International relations

Take concerns over Hong Kong's human rights status to UN, British politicians tell their government (SCMP, July 10): Members from both houses of the British Parliament have signed a letter urging their government to raise the "erosion of rule of law and basic freedoms" of Hong Kong in the United Nations. The UN's Human Rights Council periodically reviews the status of countries around the world, and the 31 signatories from across the political spectrum want Prime Minister Theresa May's government to raise China's approach to the former British colony with the council, as well as through high-level diplomacy. In a letter addressed to the British Foreign Secretary, and released through Hong Kong Watch, the human rights NGO, the letter said the city's human rights issues had been neglected in a previous review of China. They urged the British government to make a recommendation this time around, and said the country had a duty to Hong Kong after the handover in 1997. The UNHCR's review is due to take place in November this year, when Hong Kong's status will be examined in the China sessions.

Britain and the United States voiced concerns over the Hong Kong government's unprecedented attempt to ban a separatist party (SCMP, July 18): Britain and the United States voiced concerns over the Hong Kong government's unprecedented attempt to ban a separatist party, calling for the city's high degree of autonomy, rights and freedoms to be respected. The British foreign office said: "We note with concern the Hong Kong Special Administrative Region government plans to prohibit the continued operation of the Hong Kong National Party." "The United Kingdom does not support Hong Kong independence, but Hong Kong's high degree of autonomy, and its rights and freedoms, are central to its way of life, and it is important they are fully respected," its spokesman said. He added that Hongkongers' freedom of association was stipulated in the city's mini-constitution, the Basic Law, as well as the Hong Kong Bill of Rights. Darragh Paradiso, a spokeswoman for the US consulate in the city, said it was closely following reports that the Hong Kong government was considering a ban on the HKNP. "Freedom of expression, freedom of assembly, and freedom of association are core values shared by the people of the United States and Hong Kong, and should be vigorously protected," she said.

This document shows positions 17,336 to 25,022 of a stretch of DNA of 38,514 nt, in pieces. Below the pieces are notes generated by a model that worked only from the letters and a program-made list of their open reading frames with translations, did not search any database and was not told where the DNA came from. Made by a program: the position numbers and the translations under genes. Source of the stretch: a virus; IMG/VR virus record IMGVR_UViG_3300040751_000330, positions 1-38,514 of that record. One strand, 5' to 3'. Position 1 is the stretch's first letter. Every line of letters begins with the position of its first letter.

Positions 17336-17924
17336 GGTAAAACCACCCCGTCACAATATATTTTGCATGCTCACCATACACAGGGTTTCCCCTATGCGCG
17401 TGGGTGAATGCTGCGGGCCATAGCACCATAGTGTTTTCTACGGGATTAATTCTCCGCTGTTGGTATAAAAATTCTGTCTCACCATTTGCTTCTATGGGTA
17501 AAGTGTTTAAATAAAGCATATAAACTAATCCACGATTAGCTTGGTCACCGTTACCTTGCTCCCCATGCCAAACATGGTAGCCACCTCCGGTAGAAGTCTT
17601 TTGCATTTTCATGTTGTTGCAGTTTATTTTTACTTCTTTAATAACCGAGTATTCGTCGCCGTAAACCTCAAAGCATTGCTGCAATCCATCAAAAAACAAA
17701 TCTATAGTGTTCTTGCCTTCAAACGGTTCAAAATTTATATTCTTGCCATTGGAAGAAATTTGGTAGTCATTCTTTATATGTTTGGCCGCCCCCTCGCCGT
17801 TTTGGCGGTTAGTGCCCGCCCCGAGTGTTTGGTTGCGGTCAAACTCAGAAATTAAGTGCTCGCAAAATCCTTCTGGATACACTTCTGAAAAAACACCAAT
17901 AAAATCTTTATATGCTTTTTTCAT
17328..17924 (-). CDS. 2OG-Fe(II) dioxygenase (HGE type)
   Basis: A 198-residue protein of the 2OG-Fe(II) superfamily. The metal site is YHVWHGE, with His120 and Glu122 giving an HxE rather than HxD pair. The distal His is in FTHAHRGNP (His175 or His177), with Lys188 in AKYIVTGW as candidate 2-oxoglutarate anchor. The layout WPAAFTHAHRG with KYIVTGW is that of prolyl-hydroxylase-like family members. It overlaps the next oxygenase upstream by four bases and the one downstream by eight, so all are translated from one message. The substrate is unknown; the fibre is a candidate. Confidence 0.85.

China committed to 'one country, two systems' for Hong Kong, Foreign Minister Wang Yi tells Britain's Jeremy Hunt (SCMP, July 30): Chinese Foreign Minister Wang Yi assured his visiting British counterpart that Beijing remained committed to the "one country, two systems" policy of governing Hong Kong, even as he warned against outside interference in the city's affairs. A group of British politicians had urged Jeremy Hunt, who replaced Boris Johnson as foreign secretary on July 9, to discuss Hong Kong with state leaders during his trip to Beijing, citing concerns that the Chinese government had "increased and intensified" pressure on human rights and civil liberties in the city. "Hong Kong affairs are the domestic affairs of China. We do not welcome nor do we accept other countries interfering in China's domestic affairs," Wang said. "But of course China will continue to support and will stay committed to one country, two systems." For his part, Hunt said while Britain fully recognised China's sovereignty over the city, the British government was "very much committed to the one country, two systems approach, which we think has served both Hong Kong and China extremely well".

Legal affairs and human rights

'Giant step forward for equality' in Hong Kong as same-sex couples win right to spousal visas in Court of Final Appeal (SCMP, July 5): Hong Kong's top court handed down a landmark ruling in favour of a lesbian expatriate, requiring immigration authorities to grant same-sex partners spousal visas previously available only to heterosexual couples. A jubilant moment for the local gay community, the ruling was also welcomed by a host of Hong Kong-based global financial institutions that have experienced difficulties relocating talent to the city because of the immigration restrictions. Apart from maintaining "stringent" immigration control, the immigration department's other aim is to attract overseas talent, something the Court of Final Appeal said would be boosted by allowing gay and lesbian employees to bring their spouses with them. Secretary for Security John Lee said the government respected the court's decision and would study the judgment in detail.

Let Hong Kong judges serve till 70 years old and magistrates till 65, government says in Legco plan (SCMP, July 12): Judges in Hong Kong will be allowed to serve until they are 70, and magistrates till 65, after officials backed a plan to extend their retirement age to address a manpower shortage in the city's courts. The judiciary hoped the proposal could prolong the service of judges "as long as practicable" and lure lawyers to the bench, a government paper submitted to the Legislative Council said. In the paper, officials supported the judiciary's mandatory retirement proposals, calling them "reasonable and essential" to sustain manpower across different levels of the city's courts. "This will enable the retention of experienced senior judges, and attract experienced and quality private practitioners to join the bench," it said.